AFL PLAYERS will be named publicly, fined and suspended for four matches if they record a second strike by testing positive to illicit drugs under the League's new illicit drugs policy.
Under the new policy - which AFL football operations boss Mark Evans on Wednesday branded as tougher - players will receive a $5000 suspended fine for their first strike but will remain anonymous while receiving counselling and target testing.
Their name will be made public on the second strike, as they serve a four-match suspension.
A third strike will incur a 12-match suspension.
However, to achieve a transition from the existing policy to the new one, players already on strikes will be granted some leeway if they incur a strike under the new policy.
Players who have not incurred a strike for two years or longer will have a clean slate under the new policy.
A player who is already on one strike incurred in the past two years will receive a penalty equivalent to one strike under the new policy if they record another strike.
A player already on two strikes will be named publicly and receive a four-match suspension and the fine if they return a positive detection.
Evans said the AFL and the AFL Players Association would continue to work together on the illicit drugs policy to ensure it kept pace with what was occurring.
"Drug use in society, and that includes AFL footballers, is an incredibly complex issue. There is no silver bullet that just makes this go away," Evans said.
"Even though drug use in the playing group is below levels that exist in the broader community of the same demographic, we also believe the privilege of playing AFL football comes with the responsibility to the clubs and the game."
AFLPA CEO Paul Marsh said players retained the opportunity to modify their behaviour if they recorded a strike, but a balance had been found that also provided clubs with information to support players if the behaviour was repeated.
"We want to deter players from using illicit drugs, but when players do use them … the AFL Players' Association is there to support them and the long-term aim is to try to change their behaviour in the future," Marsh said.
AFLPA CEO Paul Marsh and AFL footy operations boss Mark Evans on Wednesday. Picture: AFL Media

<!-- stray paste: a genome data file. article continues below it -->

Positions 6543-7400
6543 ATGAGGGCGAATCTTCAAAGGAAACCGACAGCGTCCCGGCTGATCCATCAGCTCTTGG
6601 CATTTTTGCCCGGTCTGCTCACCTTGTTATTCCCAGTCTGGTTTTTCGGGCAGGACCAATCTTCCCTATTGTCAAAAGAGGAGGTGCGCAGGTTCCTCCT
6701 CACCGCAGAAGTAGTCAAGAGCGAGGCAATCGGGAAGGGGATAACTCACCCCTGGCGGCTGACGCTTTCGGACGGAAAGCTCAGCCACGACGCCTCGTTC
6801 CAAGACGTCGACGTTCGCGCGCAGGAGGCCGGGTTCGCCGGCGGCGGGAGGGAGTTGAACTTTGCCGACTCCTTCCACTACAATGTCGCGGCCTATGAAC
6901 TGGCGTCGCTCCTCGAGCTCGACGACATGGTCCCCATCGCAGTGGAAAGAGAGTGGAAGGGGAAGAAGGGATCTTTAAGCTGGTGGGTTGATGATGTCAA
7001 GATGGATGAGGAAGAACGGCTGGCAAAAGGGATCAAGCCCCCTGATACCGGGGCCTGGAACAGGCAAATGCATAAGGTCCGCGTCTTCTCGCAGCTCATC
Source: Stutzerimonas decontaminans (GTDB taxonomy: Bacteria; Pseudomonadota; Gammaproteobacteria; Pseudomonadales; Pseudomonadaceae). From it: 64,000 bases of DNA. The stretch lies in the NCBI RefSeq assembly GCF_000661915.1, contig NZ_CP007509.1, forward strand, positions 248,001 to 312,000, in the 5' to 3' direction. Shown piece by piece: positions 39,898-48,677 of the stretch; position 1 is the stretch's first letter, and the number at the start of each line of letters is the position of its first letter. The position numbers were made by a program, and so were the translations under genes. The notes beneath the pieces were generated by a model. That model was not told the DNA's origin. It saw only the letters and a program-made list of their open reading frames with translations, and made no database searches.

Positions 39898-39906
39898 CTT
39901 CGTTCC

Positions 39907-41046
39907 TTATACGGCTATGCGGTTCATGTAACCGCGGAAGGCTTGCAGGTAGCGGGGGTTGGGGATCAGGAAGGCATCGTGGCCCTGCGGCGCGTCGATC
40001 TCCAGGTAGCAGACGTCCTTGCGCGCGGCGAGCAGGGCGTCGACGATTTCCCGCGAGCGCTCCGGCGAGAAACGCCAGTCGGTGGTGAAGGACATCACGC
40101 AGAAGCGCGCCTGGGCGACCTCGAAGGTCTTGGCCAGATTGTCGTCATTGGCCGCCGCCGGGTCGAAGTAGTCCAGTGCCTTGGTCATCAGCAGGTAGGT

The major components of the evolved policy include:
-Enhanced player education and counselling programs – to help players with meaningful and lasting behavioural changes.
-Appropriate system of medical interventions as required – delivered by the AFL medical officer, AFL doctors and medical experts.
-Opportunity for players to modify behaviour at first detection – interventions at this stage do not involve a playing or financial sanction but will trigger education and counselling programs, along with target testing.
-Stricter set of consequences for players who fail to modify their behaviour – public suspension and fine after second detection.
-Increased club involvement – clubs informed earlier and greater involvement in education and counselling programs.
-Urine testing and year-round hair testing – urine testing to determine consequences, hair testing to monitor behaviour and direct target testing and education programs.
-No public release of results – the AFL will no longer release the results of illicit drug testing.
-Self-notification – Players will be permitted one self-notification, allowed only if they have not previously been identified under the illicit drugs policy.
-Players in the AFL’s talent pathway programs will also undergo testing with detections of an illicit substance to be communicated to the respective club doctor once drafted.
Interventions and consequences are as follows:
First detection: $5,000 financial sanction (suspended) and compulsory counselling and education programs.
Second detection: Four-match suspension and $5,000 sanction imposed. Club notified and the suspension confirmed publically.
Third detection: 12-match suspension.